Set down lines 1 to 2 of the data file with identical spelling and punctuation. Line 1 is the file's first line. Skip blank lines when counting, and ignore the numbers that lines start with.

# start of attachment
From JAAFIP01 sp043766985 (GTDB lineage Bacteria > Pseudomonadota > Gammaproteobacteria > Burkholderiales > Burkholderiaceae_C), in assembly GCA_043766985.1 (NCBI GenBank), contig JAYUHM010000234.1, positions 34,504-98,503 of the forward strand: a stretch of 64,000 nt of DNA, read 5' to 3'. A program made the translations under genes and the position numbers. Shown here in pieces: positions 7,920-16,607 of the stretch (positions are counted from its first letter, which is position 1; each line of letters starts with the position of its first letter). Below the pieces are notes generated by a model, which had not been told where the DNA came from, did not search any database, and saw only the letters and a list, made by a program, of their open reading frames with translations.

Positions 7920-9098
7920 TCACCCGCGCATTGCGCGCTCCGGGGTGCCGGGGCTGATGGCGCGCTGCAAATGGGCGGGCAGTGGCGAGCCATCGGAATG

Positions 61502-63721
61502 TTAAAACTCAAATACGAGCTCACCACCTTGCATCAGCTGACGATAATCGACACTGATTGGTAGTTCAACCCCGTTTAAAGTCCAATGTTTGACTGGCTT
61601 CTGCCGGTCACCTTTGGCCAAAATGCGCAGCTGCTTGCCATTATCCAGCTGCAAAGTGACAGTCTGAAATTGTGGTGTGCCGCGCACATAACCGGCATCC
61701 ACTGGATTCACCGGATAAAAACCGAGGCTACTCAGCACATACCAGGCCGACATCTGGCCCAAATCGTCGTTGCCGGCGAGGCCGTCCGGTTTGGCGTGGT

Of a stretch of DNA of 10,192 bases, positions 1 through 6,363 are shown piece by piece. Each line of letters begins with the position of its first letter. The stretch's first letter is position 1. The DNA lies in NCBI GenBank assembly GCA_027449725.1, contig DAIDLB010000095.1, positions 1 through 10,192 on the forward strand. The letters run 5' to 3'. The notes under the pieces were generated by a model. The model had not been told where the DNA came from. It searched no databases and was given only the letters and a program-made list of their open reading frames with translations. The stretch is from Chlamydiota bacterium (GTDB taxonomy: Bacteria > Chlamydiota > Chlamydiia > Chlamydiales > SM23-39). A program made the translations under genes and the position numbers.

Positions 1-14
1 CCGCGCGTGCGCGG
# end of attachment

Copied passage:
From JAAFIP01 sp043766985 (GTDB lineage Bacteria > Pseudomonadota > Gammaproteobacteria > Burkholderiales > Burkholderiaceae_C), in assembly GCA_043766985.1 (NCBI GenBank), contig JAYUHM010000234.1, positions 34,504-98,503 of the forward strand: a stretch of 64,000 nt of DNA, read 5' to 3'. A program made the translations under genes and the position numbers. Shown here in pieces: positions 7,920-16,607 of the stretch (positions are counted from its first letter, which is position 1; each line of letters starts with the position of its first letter). Below the pieces are notes generated by a model, which had not been told where the DNA came from, did not search any database, and saw only the letters and a list, made by a program, of their open reading frames with translations.

Positions 7920-9098